The law requires employers to make reasonable adjustments for disabled employees in the workplace. In Cordell v Foreign and Commonwealth Office (FCO), the Employment Appeal Tribunal (EAT) said that although the cost of an adjustment was not necessarily decisive as to whether it was reasonable, that did not mean it was not relevant.

Basic facts

Ms Cordell, who was profoundly deaf and required the support of lipspeakers, started work for the FCO in 2001. Initially based in London, she was posted to Warsaw in 2006. She was supported there by professional lipspeakers who commuted on a fortnightly basis from the UK and were accommodated in an embassy flat at an average annual cost of about £146,000.

In 2009 she accepted the offer of a posting to Astana, the capital of Kazakhstan. The FCO decided that, as the cost of providing lipspeaker support and other adjustments over three years would come to just over £1 million, this was not reasonable.

Ms Cordell raised a grievance, arguing that there was little difference between the cost of the adjustments she required and the FCO policy of meeting the school fees of children of employees posted abroad.

Her grievance was not upheld and she claimed direct disability discrimination and a failure to make reasonable adjustments.

Tribunal decision

The Tribunal disagreed. It said that there was a “material difference” between the circumstances of employees with children and hers, which would be “artificial” to ignore.

In terms of the cost of making the adjustments it said that these were disproportionate as they came to five times her own salary and almost amounted to the total salary costs of all the diplomatic staff at the embassy in Astana. They also exceeded the costs of adjustments in Warsaw by something over £100,000 per year and would account for a large proportion of the FCO disability budget.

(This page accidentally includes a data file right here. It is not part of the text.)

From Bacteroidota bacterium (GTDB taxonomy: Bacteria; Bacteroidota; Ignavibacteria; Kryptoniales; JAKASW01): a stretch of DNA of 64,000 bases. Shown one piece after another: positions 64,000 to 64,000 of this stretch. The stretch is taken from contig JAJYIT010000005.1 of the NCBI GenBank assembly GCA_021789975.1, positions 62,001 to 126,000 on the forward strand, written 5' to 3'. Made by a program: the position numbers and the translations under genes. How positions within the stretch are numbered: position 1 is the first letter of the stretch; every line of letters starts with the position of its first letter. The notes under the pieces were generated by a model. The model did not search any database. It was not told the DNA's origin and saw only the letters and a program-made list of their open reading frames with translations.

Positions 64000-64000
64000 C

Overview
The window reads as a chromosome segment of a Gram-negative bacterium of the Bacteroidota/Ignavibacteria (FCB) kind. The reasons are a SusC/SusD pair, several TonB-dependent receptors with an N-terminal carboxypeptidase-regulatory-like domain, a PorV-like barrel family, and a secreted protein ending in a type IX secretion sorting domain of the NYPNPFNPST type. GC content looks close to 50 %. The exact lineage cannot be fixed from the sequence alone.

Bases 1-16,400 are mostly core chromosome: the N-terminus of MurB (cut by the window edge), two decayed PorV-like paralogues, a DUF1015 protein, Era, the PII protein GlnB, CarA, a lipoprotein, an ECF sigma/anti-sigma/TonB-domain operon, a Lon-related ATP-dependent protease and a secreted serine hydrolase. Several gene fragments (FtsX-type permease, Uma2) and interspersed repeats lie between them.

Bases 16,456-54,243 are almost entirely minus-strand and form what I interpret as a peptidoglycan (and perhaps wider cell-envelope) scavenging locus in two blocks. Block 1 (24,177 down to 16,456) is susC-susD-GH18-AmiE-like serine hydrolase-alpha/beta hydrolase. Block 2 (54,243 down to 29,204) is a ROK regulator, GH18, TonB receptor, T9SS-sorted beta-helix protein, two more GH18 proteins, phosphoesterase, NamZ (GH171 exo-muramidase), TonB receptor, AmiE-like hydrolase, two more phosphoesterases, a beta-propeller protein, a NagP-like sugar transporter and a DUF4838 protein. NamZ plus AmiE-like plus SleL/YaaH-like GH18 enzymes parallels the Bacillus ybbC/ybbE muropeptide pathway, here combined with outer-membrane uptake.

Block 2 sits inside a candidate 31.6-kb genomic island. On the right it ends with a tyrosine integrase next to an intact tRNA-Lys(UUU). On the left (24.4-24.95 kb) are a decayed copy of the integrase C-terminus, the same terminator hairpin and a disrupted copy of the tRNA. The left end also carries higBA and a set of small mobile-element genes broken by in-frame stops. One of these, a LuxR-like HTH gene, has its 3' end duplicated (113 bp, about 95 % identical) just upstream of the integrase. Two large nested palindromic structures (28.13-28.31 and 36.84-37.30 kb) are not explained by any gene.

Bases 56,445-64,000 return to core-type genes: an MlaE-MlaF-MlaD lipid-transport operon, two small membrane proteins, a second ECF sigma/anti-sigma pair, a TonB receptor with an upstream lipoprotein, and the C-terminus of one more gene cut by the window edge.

It concluded that, on any objective test, the cost of the adjustments was unreasonable.

EAT decision

The EAT agreed with the Tribunal that the reason for withdrawing the offer was the cost of making the necessary adjustments, not Ms Cordell’s disability, which meant that the direct discrimination claim failed. In any event, it said that she could not compare herself with a parent who benefitted from the payment of school fees as their circumstances were materially different to hers.

In terms of making a reasonable adjustment, the EAT said that Tribunals have to make a decision on the basis of what they consider “right and just”. This involved taking the following factors into account:

  • the size of the budget for reasonable adjustments
  • what the employer has spent in comparable situations
  • what other employers are prepared to spend
  • any collective agreement or other indication of what level of expenditure is regarded as appropriate by representative organisations.

Although the size of the budget was not decisive, that did not mean it was not relevant. The Tribunal was therefore perfectly entitled to take the size of the FCO’s budget for reasonable adjustments into account when putting the claim into context.

The relative cost of the FCO’s allowances for paying school fees was also relevant in this context, but the EAT took the view that “what an employer is prepared to expend on other objects can never be more than of suggestive or indicative value when it comes to the question whether it was reasonable to expect it to meet the cost of a given adjustment”.

In the circumstances of this case, it was not feasible to expect the Tribunal to undertake an in-depth evaluation of the amount allowed for school fees in order to compare them with the payments available to disabled employees.


The principal barrier to the adjustments being made in this case was clearly cost. The EAT’s analysis of the comparison between the position of employees benefitting from the allowances for payment of school fees and disabled employees requiring adjustments is not particularly robust and the claimant, who is supported by the EHRC, has sought permission to appeal to the Court of Appeal.